Covid disruptions in China are expected to continue through the of May further alleviating space and equipment constraints on the TPEB trade. Carriers are providing more space at FAK rate levels and port congestion and equipment shortages continue to ease. June will likely see rates start to increase as peak season s and China looks to its Covid closures.
We have started to see an increase in delays with booking confirmations from many clients. In order to ensure that space and rates offered will be available once cargo is ready, please make sure to confirm all bookings within 24 hours.
Amid record high diesel rates, trucking companies have been passing through weekly fuel increases ranging from 10-20% since March. The amount of the increase varies between truckers and market location. Please make sure you are budgeting for these increases.
Supply chain disruptions continue to abound but are not as severe as they have been in past months. Containers continue to roll both at origin and transhipment ports. The frequency of incorrect information from the carriers has eased, however we are still seeing incorrect last free days and ETAs. Chassis availability and trucker turn times have improved slightly. We are still seeing ports and ramps unable to accept empty returns due to congestion at the terminals, however this too has improved.
Contract negotiations between the International Longshore and Warehouse Union (ILWU) and the Port Authorities began on May 10th, two days earlier than the originally scheduled start date of May 12th. Wages, hours, working conditions, and port automation are expected to be the key points central to negotiations.
Less-than-truckload (LTL) rates rose by double digits in 2021 leading LTL carriers to expand capacity 1-2% this year. Unfortunately, this rise in capacity will still fall short of the expected LTL tonnage increase of 3%. Rates will likely continue to increase due to a higher rate of US industrial production, retail inventory growth, and a fresh wave of import expected to hit US ports. (JoC)
Spot rates on the truckload market for loads departing California have fallen below 2021 levels after reaching a record peak in November 2021. Trucking utives believe the rate slump will be short-lived, suggesting that a rebound is coming once China’s Covid lockdown s.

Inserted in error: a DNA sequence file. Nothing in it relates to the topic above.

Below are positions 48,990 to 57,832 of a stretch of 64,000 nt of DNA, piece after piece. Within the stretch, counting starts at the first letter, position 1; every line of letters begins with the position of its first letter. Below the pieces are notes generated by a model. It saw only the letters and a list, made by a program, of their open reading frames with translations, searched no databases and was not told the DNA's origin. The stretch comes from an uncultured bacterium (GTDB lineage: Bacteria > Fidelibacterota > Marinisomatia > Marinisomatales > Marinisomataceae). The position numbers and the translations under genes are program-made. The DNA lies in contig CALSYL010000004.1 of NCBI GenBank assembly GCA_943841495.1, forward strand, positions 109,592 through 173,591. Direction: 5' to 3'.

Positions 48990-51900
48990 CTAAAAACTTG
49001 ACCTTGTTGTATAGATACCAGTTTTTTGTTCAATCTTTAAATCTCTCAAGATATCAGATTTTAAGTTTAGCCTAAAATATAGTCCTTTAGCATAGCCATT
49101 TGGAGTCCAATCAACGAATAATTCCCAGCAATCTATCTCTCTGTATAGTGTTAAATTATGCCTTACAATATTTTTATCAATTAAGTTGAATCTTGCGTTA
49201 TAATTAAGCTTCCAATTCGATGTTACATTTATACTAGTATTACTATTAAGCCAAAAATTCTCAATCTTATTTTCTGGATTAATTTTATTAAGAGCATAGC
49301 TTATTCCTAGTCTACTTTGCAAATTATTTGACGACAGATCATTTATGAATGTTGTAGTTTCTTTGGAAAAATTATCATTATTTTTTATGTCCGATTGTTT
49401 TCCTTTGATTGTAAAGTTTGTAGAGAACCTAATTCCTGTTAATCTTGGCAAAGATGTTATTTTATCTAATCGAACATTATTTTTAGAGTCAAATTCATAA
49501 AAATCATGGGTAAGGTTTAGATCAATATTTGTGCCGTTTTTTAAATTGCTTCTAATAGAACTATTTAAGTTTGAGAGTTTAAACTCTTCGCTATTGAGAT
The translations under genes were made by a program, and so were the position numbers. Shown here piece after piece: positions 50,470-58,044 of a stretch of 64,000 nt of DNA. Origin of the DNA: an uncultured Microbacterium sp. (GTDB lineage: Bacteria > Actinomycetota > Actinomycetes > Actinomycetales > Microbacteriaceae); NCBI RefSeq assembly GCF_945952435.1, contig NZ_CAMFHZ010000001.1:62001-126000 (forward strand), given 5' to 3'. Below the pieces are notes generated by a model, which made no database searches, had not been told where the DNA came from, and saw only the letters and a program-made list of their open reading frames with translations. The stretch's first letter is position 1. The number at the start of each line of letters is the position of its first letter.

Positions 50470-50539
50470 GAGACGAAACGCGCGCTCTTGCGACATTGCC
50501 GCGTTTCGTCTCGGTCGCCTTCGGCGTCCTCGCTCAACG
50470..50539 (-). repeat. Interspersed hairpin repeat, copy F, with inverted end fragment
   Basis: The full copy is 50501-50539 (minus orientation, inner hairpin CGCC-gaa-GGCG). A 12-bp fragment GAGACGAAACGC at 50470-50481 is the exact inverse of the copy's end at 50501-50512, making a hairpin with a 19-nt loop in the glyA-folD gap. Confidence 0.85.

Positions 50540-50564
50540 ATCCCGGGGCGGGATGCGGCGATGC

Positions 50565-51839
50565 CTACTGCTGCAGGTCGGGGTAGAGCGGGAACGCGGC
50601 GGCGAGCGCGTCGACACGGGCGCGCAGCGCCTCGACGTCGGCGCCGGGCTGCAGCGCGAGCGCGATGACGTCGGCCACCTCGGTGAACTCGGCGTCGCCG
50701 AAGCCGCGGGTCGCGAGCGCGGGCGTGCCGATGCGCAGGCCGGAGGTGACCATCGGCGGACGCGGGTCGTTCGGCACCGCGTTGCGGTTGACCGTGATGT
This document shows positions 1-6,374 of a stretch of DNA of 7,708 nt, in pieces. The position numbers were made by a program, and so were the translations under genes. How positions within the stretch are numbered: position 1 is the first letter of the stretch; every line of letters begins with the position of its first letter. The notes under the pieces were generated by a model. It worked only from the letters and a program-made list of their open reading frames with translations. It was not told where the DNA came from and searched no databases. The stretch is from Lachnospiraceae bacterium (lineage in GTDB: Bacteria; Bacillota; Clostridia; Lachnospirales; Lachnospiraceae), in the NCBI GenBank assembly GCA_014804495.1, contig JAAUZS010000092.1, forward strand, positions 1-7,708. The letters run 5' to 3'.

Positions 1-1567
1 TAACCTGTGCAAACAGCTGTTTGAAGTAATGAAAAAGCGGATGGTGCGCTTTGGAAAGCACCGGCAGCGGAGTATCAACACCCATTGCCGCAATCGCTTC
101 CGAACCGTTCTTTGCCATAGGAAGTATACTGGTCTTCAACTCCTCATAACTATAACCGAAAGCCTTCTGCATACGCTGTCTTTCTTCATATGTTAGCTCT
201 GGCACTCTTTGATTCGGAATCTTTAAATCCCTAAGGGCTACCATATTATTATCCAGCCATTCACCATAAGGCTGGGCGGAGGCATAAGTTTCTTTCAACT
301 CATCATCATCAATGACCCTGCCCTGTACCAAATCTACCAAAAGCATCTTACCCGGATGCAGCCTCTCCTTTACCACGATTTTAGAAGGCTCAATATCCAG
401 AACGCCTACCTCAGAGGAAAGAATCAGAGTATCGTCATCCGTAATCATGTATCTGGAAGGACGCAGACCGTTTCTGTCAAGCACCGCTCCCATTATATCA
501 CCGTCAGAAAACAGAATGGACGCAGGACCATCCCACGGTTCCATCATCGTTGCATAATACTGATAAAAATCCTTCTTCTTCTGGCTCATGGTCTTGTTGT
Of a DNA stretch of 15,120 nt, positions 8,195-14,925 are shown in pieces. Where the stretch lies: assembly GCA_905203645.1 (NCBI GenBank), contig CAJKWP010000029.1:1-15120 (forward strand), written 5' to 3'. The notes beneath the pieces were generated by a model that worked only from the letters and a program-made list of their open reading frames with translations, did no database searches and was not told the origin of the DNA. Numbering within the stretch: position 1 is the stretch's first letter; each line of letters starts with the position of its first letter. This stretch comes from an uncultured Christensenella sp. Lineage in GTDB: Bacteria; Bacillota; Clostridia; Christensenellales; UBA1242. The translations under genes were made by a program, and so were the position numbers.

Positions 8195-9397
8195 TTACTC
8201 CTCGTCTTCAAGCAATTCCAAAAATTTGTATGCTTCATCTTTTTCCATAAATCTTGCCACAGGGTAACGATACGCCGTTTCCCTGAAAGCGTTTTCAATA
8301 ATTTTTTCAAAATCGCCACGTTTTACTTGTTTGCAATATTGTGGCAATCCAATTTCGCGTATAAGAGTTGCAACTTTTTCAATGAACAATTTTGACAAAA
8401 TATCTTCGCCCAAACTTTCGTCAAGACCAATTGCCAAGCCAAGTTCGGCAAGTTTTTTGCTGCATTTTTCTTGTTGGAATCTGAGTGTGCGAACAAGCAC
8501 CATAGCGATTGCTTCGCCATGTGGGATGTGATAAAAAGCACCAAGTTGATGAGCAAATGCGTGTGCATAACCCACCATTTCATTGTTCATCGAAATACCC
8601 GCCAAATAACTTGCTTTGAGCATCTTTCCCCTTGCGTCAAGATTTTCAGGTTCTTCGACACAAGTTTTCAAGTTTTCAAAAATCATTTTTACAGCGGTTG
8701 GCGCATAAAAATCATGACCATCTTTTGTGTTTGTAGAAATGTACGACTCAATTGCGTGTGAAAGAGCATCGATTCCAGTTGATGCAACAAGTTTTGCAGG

Shanghai has remained closed for over six weeks, however the situation there is improving due to a daily decline in Covid infections. Trucking services have improved, with 70-80% of full container loading and point to point pickup requests being fulfilled. The ports are working close to normal, however heavy berth congestion is reducing port productivity 20-30%. Many carriers have canceled their sailings from Shanghai and are shifting their capacity to Ningbo, Busan and other Asian origin ports where markets are in need of additional space allocation.
The decrease of imports into Shanghai has prevented many manufacturers from receiving key raw materials vital to production. Even with Shanghai being completely , it will take weeks of a steady flow of materials to allow the factories to ramp production back to normal levels. Technology and automotive industries will see the brunt of the impacts with many factories already needing to halt production due to parts and component shortages.
Carrier alliances, including 2M, THE Alliance, and Ocean alliance and are coming under closer scrutiny of the FMC amid record industry profits and criticism from the Biden Administration. The FMC will require the alliances to provide more information on pricing and trades in which they cooperate as they seek to gauge carrier behavior and market competitiveness.
The Port of Charleston has managed to drastically reduce port congestion over the past two months by employing several efficiency measures involving berths, chassis, and trucks. Charleston, which had the most vessels at anchor of any of the major US East ports, now has the fewest with only five currently at anchor. Savannah has also improved with only eight anchored vessels, however New York, New Jersey and Virginia ports still have nearly a dozen vessels waiting to berth. Charleston’s handling of its rising import volumes has helped land a new Walmart distribution center in nearby Ridgeville, SC. The new facility is expected to boost Charleston’s container volumes by 5% once completed.
Air cargo warehouses throughout the U.S. continue to experience delays in cargo availability, and many have shortened their free time from 48 hours to 24 hours. Truckers are still experiencing longer than normal wait times to pick up freight.
Upcoming May Holidays:
Malaysia: Wesak Day May 15-16th
Thailand: Wiskha Bucha Day May 16th
Indonesia: Waisak Day May 16th, Ascension Day May 26th
India: Buddha Purnima May 16th
Cambodia: Visak Bochea Day May 15-16th, Royal Ploughing Ceremony May 19th
Goldman Sachs calculates a worst-case recession fore as investors dump stocks and crypto Stocks limped across the finishing line on Friday to close lower for a sixth consecutive week, a losing streak as bad as any that investors have seen over the past decade.
As gutting as that sounds, Goldman Sachs figures things could get worse. Much worse.